Over the past few years of marathon training, I have found that making it to the starting line injury-free and in top physical condition is much more difficult than actually running the marathon itself. Sometimes there is a very thin line during training between pushing yourself to your potential and pushing yourself too hard. I learned a lot of things from my stress fracture two years ago but one unexpected lesson I learned was in gratitude. Never take for granted good health and getting to run the race you want to run. There is a huge difference between racing and running to finish (for fun or for the experience). It’s funny how our goals can change during a training cycle.
Two years ago my original goal was to finish the Boston Marathon. This was already a bit of a stretch because my baby was just a few months old and I only had 11 weeks to train after my c-section. During the process of training, things went better than expected and I must admit that I got a little greedy. My goal quickly changed from just finishing to running it under 4 hours. Nothing wrong with goals, right? Then I had a 5 mile treadmill run that changed everything. Suddenly I felt a strange sharp pain every step I took. I had to stop running and hoped it would go away so I could at least run for completion. This might sound silly or childish but I prayed desperately that God would take away the pain and heal me so I could run. All I wanted to do was to complete the marathon- no matter what the time said on the clock. Days went by and nothing changed. Finally, an MRI confirmed I had a stress fracture running it at all was out of the question. Did God answer my prayer? Of course he did, although it was not the answer that I wanted at the time. Now, looking back I am so glad I did not run Boston with a 15 week-old. I learned so much from the entire experience.
I have run 5 marathons since my stress fracture of 2011 and I have not taken a single one of them for granted. No training cycle was perfect but I was able to make it to the starting line injury-free and run the race I wanted to run.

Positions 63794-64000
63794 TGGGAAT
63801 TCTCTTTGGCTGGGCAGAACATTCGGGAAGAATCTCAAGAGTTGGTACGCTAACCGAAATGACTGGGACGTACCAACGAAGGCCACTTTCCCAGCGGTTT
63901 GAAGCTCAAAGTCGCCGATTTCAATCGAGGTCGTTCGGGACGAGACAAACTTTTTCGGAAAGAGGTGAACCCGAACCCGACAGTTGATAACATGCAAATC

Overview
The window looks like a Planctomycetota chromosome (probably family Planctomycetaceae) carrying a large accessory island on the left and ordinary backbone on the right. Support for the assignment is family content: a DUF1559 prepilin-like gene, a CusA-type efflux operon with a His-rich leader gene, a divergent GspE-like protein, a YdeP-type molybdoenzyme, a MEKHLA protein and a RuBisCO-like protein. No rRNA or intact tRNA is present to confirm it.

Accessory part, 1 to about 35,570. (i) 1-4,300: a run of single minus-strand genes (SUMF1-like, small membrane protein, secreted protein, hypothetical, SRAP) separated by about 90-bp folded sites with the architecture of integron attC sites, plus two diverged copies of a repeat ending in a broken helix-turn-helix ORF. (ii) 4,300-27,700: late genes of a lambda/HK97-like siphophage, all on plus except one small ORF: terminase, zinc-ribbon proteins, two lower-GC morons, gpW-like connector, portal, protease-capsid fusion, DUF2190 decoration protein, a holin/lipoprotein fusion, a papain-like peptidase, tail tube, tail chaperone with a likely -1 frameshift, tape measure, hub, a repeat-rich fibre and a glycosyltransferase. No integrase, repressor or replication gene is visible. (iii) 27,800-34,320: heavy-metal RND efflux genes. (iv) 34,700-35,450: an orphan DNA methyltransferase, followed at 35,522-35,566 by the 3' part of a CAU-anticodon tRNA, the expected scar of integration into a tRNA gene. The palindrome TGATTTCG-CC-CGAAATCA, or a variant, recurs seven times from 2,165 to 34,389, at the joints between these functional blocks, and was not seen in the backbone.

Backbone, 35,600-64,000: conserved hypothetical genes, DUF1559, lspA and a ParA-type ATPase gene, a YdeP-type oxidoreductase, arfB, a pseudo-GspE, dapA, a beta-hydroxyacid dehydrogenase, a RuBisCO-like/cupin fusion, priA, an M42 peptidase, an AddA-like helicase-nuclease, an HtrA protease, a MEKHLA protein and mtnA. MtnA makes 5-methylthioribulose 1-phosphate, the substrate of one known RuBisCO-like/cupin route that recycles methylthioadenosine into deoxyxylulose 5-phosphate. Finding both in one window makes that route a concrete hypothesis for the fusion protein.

This week did not start out the way I would have liked. On Monday (with just two weeks to go until Boston) I noticed a faint pain on the inside my leg was getting worse. I’ve dealt with this issue on and off in the past- my physical therapist said it was tendonitis. When it’s happened before it usually does not last more than a few days and is very tolerable. For some reason it’s been worse this time. I decided to take Wednesday and Thursday off this week. It was only 2 days but it felt like 2 weeks! I noticed it was much better after the first day off but I decided to give myself another day. This morning I ran an easy five. I wish I could say I felt great the whole time but it’s still a little “off.” Much better but not 100%. During my run I found myself saying the same prayer that I said two years ago. I would love to get to the starting line in Hopkinton completely injury-free but I realize that may not happen. At this point it is minor enough that I can run through it but it is not the ideal scenario and I have to be ok with that. I had a 30 minute massage this morning and then did some contrast therapy in water at home. (More on the contrast therapy below.)
I know this has helped. I am trying to stay positive and be thankful that I have made it this far. I am still planning to race in Boston and I do not think this bump in the road will change my racing pace plan at all. Hopefully with another taper week next week my leg will continue to heal. Did I push it too much last week? Probably. But it’s over now and I have to keep going. I have one more quality workout before Boston and it is in the form of a 10K race tomorrow.
As for the contrast therapy.… I have heard the benefits of this over the past few years but never did it as intentionally as I did today. I am no stranger to ice baths but I have never gone back and forth between hot and cold. “This type of therapy alternates between the application of hot and cold in a repetitive fashion, with the theoretical goal being to enhance recovery, decrease delayed-onset of muscle soreness (DOMS), enhance blood lactate removal, and improve various other markers of inflammation.”
I decided to do two rounds and according to most research you want to start with hot water and end with cold water. I filled a trash can with ice water and set it right next to my bath tub. I filled my tub with hot water.
I used the format of an example found in the above article. 20 minutes total with: 5 minutes hot, 5 minutes cold, 5 minutes hot and finished with 5 minutes cold. The 5 minutes in the warm bath went by far too quickly and the 5 minutes in the ice water were pretty long! Still, much better than 14 minutes straight in the ice bath. I like this method a lot more!
As of today there are 10 days until Boston. I actually leave one week from today so it is all becoming more and more real! Time to get focused and STAY POSITIVE!